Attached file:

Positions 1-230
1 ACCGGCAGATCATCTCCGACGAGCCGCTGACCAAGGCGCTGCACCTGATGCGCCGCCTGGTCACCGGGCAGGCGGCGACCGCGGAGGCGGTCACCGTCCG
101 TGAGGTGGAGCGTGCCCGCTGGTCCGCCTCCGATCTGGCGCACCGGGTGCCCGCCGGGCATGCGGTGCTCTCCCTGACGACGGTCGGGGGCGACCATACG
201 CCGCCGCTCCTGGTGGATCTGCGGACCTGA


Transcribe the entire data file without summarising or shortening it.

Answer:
Positions 1-230
1 ACCGGCAGATCATCTCCGACGAGCCGCTGACCAAGGCGCTGCACCTGATGCGCCGCCTGGTCACCGGGCAGGCGGCGACCGCGGAGGCGGTCACCGTCCG
101 TGAGGTGGAGCGTGCCCGCTGGTCCGCCTCCGATCTGGCGCACCGGGTGCCCGCCGGGCATGCGGTGCTCTCCCTGACGACGGTCGGGGGCGACCATACG
201 CCGCCGCTCCTGGTGGATCTGCGGACCTGA